Predicting the Outbreak of COVID-19 Pandemic using Machine Learning

Predicting the Outbreak of COVID-19 Pandemic using Machine Learning

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We are also going to highlight our data according to its geographical location in India.

Next, you’re going to use Plotly to obtain graphs depicting the trends of the rise of coronavirus cases across India.

#This cell's code is required when you are working with plotly on colab
import plotly = 'colab'
# Rise of COVID-19 cases in India
fig = go.Figure()
fig.add_trace(go.Scatter(x=dbd_India['Date'], y = dbd_India['Total Cases'], mode='lines+markers',name='Total Cases'))
fig.update_layout(title_text='Trend of Coronavirus Cases in India (Cumulative cases)',plot_bgcolor='rgb(230, 230, 230)')
import as px
fig =, x="Date", y="New Cases", barmode='group', height=400)
fig.update_layout(title_text='Coronavirus Cases in India on daily basis',plot_bgcolor='rgb(230, 230, 230)')

rise of covid cases - covid 19 machine learning - edureka

Part 2: Is the trend Similar to Italy, Wuhan & South Korea?

At this point, India had already crossed 500 cases. It still is very important to contain the situation in the coming days. The numbers of coronavirus patients had started doubling after many countries hit the 100 marks, and almost starting increasing exponentially.

# import as px
fig =, x="Date", y="Total Cases", color='Total Cases', orientation='v', height=600,
             title='Confirmed Cases in India', color_discrete_sequence = px.colors.cyclical.IceFire) '''Colour Scale for plotly '''
fig.update_layout(plot_bgcolor='rgb(230, 230, 230)')
fig =, x="Date", y="Total Cases", color='Total Cases', orientation='v', height=600,
             title='Confirmed Cases in Italy', color_discrete_sequence = px.colors.cyclical.IceFire)
fig.update_layout(plot_bgcolor='rgb(230, 230, 230)')
fig =, x="Date", y="Total Cases", color='Total Cases', orientation='v', height=600,
             title='Confirmed Cases in South Korea', color_discrete_sequence = px.colors.cyclical.IceFire)
fig.update_layout(plot_bgcolor='rgb(230, 230, 230)')
fig =, x="Date", y="Total Cases", color='Total Cases', orientation='v', height=600,
             title='Confirmed Cases in Wuhan', color_discrete_sequence = px.colors.cyclical.IceFire)
fig.update_layout(plot_bgcolor='rgb(230, 230, 230)')
confirmed cases in india - covid 19 machine learning - edureka

From the visualization above, one can infer the following:

  • Confirmed cases in India is rising exponentially with no fixed pattern (Very less test in India)
  • Confirmed cases in Italy is rising exponentially with a certain fixed pattern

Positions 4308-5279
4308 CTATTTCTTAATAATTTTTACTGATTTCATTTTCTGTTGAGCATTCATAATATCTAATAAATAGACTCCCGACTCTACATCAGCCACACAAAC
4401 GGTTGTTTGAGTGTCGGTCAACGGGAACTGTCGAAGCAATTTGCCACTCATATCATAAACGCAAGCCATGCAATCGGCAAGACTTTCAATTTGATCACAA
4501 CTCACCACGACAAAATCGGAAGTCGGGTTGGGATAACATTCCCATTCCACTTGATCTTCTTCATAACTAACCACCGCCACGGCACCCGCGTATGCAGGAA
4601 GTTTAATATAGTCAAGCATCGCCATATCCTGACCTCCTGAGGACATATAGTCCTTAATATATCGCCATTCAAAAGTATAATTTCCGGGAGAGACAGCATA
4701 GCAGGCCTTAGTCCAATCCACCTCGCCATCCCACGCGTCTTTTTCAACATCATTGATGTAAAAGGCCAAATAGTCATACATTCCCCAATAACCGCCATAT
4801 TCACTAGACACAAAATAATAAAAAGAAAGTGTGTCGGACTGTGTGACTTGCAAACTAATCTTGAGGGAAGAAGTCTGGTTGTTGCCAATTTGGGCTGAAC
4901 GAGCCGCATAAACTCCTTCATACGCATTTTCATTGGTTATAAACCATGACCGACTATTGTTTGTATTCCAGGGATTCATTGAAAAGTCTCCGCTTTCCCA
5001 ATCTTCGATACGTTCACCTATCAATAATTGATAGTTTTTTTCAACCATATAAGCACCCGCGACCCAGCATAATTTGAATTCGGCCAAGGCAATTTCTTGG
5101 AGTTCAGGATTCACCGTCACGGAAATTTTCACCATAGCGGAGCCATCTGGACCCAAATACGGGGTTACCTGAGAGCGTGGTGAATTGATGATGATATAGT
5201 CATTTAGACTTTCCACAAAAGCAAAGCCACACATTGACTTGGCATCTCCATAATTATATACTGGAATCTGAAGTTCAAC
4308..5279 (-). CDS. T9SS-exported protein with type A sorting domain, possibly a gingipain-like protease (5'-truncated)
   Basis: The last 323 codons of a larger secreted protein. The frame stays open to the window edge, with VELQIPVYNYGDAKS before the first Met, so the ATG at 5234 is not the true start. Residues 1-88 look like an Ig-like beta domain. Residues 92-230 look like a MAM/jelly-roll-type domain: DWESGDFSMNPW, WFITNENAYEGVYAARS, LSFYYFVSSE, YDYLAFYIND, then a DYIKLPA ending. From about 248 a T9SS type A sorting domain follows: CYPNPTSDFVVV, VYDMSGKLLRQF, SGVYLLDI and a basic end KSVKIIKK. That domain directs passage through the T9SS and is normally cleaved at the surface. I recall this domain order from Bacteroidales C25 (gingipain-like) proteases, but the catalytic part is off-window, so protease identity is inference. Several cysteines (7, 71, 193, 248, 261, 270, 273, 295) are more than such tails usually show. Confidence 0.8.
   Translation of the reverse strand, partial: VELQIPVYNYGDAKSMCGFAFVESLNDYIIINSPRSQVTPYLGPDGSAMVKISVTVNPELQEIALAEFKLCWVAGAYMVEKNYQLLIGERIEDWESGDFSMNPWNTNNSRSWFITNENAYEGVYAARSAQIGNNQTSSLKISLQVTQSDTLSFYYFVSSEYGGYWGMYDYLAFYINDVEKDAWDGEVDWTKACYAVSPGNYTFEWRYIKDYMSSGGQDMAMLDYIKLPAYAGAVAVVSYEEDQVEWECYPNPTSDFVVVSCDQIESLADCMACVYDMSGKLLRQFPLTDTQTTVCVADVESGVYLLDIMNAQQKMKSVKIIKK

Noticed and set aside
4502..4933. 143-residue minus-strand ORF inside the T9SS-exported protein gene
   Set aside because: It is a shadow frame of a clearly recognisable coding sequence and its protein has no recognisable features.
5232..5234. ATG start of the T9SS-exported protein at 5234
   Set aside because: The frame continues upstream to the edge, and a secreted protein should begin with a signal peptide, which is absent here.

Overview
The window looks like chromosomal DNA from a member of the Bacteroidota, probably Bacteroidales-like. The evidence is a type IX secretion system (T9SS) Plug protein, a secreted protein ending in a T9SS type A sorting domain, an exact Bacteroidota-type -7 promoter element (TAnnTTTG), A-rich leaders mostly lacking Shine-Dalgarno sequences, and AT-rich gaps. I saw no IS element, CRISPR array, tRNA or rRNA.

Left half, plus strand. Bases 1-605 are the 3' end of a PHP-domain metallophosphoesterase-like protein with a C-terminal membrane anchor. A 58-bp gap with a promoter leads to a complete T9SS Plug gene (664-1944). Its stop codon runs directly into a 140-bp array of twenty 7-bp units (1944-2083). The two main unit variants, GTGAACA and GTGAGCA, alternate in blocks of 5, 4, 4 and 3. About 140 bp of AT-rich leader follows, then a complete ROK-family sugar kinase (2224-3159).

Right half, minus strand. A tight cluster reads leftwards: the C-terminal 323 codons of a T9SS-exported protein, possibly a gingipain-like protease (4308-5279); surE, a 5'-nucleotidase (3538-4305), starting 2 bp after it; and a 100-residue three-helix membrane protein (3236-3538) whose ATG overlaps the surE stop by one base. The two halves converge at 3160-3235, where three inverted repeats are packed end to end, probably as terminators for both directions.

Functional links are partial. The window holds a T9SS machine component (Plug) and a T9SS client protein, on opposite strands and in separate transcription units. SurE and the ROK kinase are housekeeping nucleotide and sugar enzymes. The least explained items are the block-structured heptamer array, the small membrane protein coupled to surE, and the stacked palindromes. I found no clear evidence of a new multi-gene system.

• Confirmed cases in S.Korea is rising gradually
  • There have been almost a negligible number confirmed cases in Wuhan a week.
# import plotly.graph_objects as go
from plotly.subplots import make_subplots
fig = make_subplots(
    rows=2, cols=2,
    specs=[[{}, {}],
           [{"colspan": 2}, None]],
    subplot_titles=("S.Korea","Italy", "India","Wuhan"))
fig.add_trace(go.Bar(x=dbd_Korea['Date'], y=dbd_Korea['Total Cases'],
                    marker=dict(color=dbd_Korea['Total Cases'], coloraxis="coloraxis")),1, 1)
fig.add_trace(go.Bar(x=dbd_Italy['Date'], y=dbd_Italy['Total Cases'],
                    marker=dict(color=dbd_Italy['Total Cases'], coloraxis="coloraxis")),1, 2)
fig.add_trace(go.Bar(x=dbd_India['Date'], y=dbd_India['Total Cases'],
                    marker=dict(color=dbd_India['Total Cases'], coloraxis="coloraxis")),2, 1)
# fig.add_trace(go.Bar(x=dbd_Wuhan['Date'], y=dbd_Wuhan['Total Cases'],
#                     marker=dict(color=dbd_Wuhan['Total Cases'], coloraxis="coloraxis")),2, 2)
fig.update_layout(coloraxis=dict(colorscale='Bluered_r'), showlegend=False,title_text="Total Confirmed cases(Cumulative)")
fig.update_layout(plot_bgcolor='rgb(230, 230, 230)')
# import plotly.graph_objects as go
title = 'Main Source for News'
labels = ['S.Korea', 'Italy', 'India']
colors = ['rgb(122,128,0)', 'rgb(255,0,0)', 'rgb(49,130,189)']
mode_size = [10, 10, 12]
line_size = [1, 1, 8]
fig = go.Figure()
fig.add_trace(go.Scatter(x=dbd_Korea['Days after surpassing 100 cases'], 
                 y=dbd_Korea['Total Cases'],mode='lines',
                 line=dict(color=colors[0], width=line_size[0]),            
fig.add_trace(go.Scatter(x=dbd_Italy['Days after surpassing 100 cases'], 
                 y=dbd_Italy['Total Cases'],mode='lines',
                 line=dict(color=colors[1], width=line_size[1]),            
fig.add_trace(go.Scatter(x=dbd_India['Days after surpassing 100 cases'], 
                 y=dbd_India['Total Cases'],mode='lines',
                 line=dict(color=colors[2], width=line_size[2]),            
annotations = []
annotations.append(dict(xref='paper', yref='paper', x=0.5, y=-0.1,
                              xanchor='center', yanchor='top',
                              text='Days after crossing 100 cases ',
fig.update_layout(annotations=annotations,plot_bgcolor='white',yaxis_title='Cumulative cases')